“Corruption could only be overcome by making it provable and public – to let our enemies know that they could not hide behind their ambiguities and false truths (fake news!) as we unmasked all of the hypocritical and tactical activities to legalise their mining plans.”
Is Bangka Safe Now?
“Well, unless the Ministry for Energy and Mining revokes the permit, there is still the possibility that the company bribes its way along. For the moment they are stopped. But in Indonesia you never know,” according to dive operator Katrin Weise, former owner of Pulisan Jungle Beach Resort.
What’s next for Bangka Island?
The mining operation has been in place on Bangka Island now for almost 10 years, so you can just imagine the damage done to the environment and a community displaced.
The Save Bangka Island crowd-funding campaign will likely continue so that programs can be put in place to:
- Remove remaining construction and mining trash
- Reforestation of damaged mangroves and rainforest
- Education of local population on issues such as sustainable tourism and fishing practices; and
- General education and healthcare.
All of these organisations were involved in this battle for the environment:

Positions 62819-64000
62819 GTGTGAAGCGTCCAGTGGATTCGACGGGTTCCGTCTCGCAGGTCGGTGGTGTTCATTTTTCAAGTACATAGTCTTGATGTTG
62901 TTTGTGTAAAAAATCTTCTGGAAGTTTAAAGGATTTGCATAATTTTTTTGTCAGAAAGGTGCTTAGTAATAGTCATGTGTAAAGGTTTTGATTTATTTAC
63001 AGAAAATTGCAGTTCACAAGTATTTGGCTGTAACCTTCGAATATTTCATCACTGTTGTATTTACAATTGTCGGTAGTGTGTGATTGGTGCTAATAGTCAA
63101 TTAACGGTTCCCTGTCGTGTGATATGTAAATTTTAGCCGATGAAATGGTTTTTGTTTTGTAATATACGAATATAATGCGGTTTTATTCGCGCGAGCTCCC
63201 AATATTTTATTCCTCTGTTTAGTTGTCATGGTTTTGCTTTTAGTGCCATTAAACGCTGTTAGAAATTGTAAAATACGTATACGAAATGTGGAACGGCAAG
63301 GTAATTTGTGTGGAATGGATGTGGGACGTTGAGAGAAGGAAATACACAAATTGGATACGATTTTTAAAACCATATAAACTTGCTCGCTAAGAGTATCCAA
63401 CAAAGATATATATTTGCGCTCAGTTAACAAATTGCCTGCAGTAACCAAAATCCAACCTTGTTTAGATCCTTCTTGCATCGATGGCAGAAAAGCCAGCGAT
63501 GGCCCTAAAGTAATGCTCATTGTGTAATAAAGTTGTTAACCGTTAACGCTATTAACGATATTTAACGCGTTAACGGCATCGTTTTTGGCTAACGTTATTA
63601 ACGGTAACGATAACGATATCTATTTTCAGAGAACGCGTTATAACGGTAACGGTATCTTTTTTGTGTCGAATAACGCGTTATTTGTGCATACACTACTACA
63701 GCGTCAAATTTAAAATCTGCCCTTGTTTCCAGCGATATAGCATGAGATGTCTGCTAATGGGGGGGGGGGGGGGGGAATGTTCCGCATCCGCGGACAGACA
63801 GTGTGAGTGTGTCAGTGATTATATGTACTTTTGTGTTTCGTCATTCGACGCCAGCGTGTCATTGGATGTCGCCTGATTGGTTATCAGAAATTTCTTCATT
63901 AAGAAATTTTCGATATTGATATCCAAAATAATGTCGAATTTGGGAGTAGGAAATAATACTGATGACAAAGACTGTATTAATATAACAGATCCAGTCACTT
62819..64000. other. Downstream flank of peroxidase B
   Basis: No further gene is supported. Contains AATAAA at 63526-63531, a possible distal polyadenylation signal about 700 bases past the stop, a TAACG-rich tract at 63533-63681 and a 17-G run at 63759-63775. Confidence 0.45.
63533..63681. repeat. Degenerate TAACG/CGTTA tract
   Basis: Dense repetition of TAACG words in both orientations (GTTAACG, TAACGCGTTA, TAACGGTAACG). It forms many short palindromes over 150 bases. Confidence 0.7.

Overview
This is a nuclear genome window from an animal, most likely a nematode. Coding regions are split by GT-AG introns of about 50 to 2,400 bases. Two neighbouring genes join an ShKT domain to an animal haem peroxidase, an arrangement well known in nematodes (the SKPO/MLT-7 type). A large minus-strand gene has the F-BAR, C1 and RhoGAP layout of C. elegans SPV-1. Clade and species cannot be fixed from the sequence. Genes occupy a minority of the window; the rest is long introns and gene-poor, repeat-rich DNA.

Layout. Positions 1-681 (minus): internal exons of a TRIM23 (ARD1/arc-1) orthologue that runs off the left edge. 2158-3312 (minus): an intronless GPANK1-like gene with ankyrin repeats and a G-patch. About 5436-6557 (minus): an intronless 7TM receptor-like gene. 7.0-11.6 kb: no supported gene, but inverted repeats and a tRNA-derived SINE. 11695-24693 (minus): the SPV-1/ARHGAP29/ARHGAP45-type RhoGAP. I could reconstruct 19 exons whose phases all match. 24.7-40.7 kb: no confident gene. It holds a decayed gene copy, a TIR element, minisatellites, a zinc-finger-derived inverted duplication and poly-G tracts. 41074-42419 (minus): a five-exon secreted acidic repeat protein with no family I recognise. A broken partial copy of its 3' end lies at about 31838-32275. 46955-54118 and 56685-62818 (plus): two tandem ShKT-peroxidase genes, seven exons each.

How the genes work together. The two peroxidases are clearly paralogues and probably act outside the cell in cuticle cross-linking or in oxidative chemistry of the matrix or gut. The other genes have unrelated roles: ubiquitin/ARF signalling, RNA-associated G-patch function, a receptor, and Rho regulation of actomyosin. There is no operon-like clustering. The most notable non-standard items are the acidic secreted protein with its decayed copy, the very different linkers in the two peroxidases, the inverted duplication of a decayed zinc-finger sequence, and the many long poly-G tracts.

- Kaka SLANK — Singer of the Indonesian well known rock band SLANK
- AMMALTA — Coastal People’s Alliance Against Tailings
- KMPA — Tunas Hijau Airmadidi (Environmental Group)
- WALHI — Friends of the Earth Indonesia
- LMND — Liga Mahasiswa Nasional untuk Demokrasi Sulut
- Change.org Indonesia
- Greenpeace Indonesia
- JATAM — Jaringan Advokasi Tambang
- 350 Indonesia
- YLBHI — Yayasan Lembaga Bantuan Hukum Indonesia
- YSNM — Yayasan Suara Nurani Minaesa
- KIARA — Koalisi Rakyat untuk Keadilan Perikanan
- ICW — Indonesia Corruption Watch
- Friends of Lembeh-Pulisan-Bangka e.V. (terminated to the end of 2016)
- BCF — Bangka Conservation Fund
- NSWA — North Sulawesi Watersport Association
And last – but without a doubt not least! Eku Wand — activist and social media professional.